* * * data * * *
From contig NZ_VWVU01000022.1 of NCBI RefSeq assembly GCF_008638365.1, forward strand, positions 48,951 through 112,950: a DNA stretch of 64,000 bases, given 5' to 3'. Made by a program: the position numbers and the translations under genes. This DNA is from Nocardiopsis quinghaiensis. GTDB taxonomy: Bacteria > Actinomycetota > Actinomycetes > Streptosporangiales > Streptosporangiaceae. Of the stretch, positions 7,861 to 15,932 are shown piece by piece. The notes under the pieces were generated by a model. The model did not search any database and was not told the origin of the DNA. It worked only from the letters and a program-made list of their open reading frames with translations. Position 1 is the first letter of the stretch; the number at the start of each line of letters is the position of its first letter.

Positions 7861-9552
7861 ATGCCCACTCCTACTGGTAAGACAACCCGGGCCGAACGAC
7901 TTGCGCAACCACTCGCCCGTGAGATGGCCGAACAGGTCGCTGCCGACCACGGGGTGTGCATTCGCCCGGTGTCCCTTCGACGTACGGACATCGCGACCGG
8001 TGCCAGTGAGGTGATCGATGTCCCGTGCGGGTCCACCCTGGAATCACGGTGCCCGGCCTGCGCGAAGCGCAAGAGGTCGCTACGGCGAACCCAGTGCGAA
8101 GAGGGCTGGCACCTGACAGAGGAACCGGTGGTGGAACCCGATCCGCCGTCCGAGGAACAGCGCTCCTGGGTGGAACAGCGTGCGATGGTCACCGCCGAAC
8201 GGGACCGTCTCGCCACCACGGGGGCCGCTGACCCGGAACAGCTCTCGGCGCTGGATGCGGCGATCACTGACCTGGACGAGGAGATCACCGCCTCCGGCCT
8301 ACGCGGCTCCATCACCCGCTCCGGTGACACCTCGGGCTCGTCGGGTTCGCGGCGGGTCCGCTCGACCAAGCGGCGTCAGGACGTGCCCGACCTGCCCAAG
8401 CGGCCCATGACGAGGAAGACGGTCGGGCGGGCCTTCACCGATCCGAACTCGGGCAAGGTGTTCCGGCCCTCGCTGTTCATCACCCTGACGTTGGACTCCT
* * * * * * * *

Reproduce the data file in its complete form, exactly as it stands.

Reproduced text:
From contig NZ_VWVU01000022.1 of NCBI RefSeq assembly GCF_008638365.1, forward strand, positions 48,951 through 112,950: a DNA stretch of 64,000 bases, given 5' to 3'. Made by a program: the position numbers and the translations under genes. This DNA is from Nocardiopsis quinghaiensis. GTDB taxonomy: Bacteria > Actinomycetota > Actinomycetes > Streptosporangiales > Streptosporangiaceae. Of the stretch, positions 7,861 to 15,932 are shown piece by piece. The notes under the pieces were generated by a model. The model did not search any database and was not told the origin of the DNA. It worked only from the letters and a program-made list of their open reading frames with translations. Position 1 is the first letter of the stretch; the number at the start of each line of letters is the position of its first letter.

Positions 7861-9552
7861 ATGCCCACTCCTACTGGTAAGACAACCCGGGCCGAACGAC
7901 TTGCGCAACCACTCGCCCGTGAGATGGCCGAACAGGTCGCTGCCGACCACGGGGTGTGCATTCGCCCGGTGTCCCTTCGACGTACGGACATCGCGACCGG
8001 TGCCAGTGAGGTGATCGATGTCCCGTGCGGGTCCACCCTGGAATCACGGTGCCCGGCCTGCGCGAAGCGCAAGAGGTCGCTACGGCGAACCCAGTGCGAA
8101 GAGGGCTGGCACCTGACAGAGGAACCGGTGGTGGAACCCGATCCGCCGTCCGAGGAACAGCGCTCCTGGGTGGAACAGCGTGCGATGGTCACCGCCGAAC
8201 GGGACCGTCTCGCCACCACGGGGGCCGCTGACCCGGAACAGCTCTCGGCGCTGGATGCGGCGATCACTGACCTGGACGAGGAGATCACCGCCTCCGGCCT
8301 ACGCGGCTCCATCACCCGCTCCGGTGACACCTCGGGCTCGTCGGGTTCGCGGCGGGTCCGCTCGACCAAGCGGCGTCAGGACGTGCCCGACCTGCCCAAG
8401 CGGCCCATGACGAGGAAGACGGTCGGGCGGGCCTTCACCGATCCGAACTCGGGCAAGGTGTTCCGGCCCTCGCTGTTCATCACCCTGACGTTGGACTCCT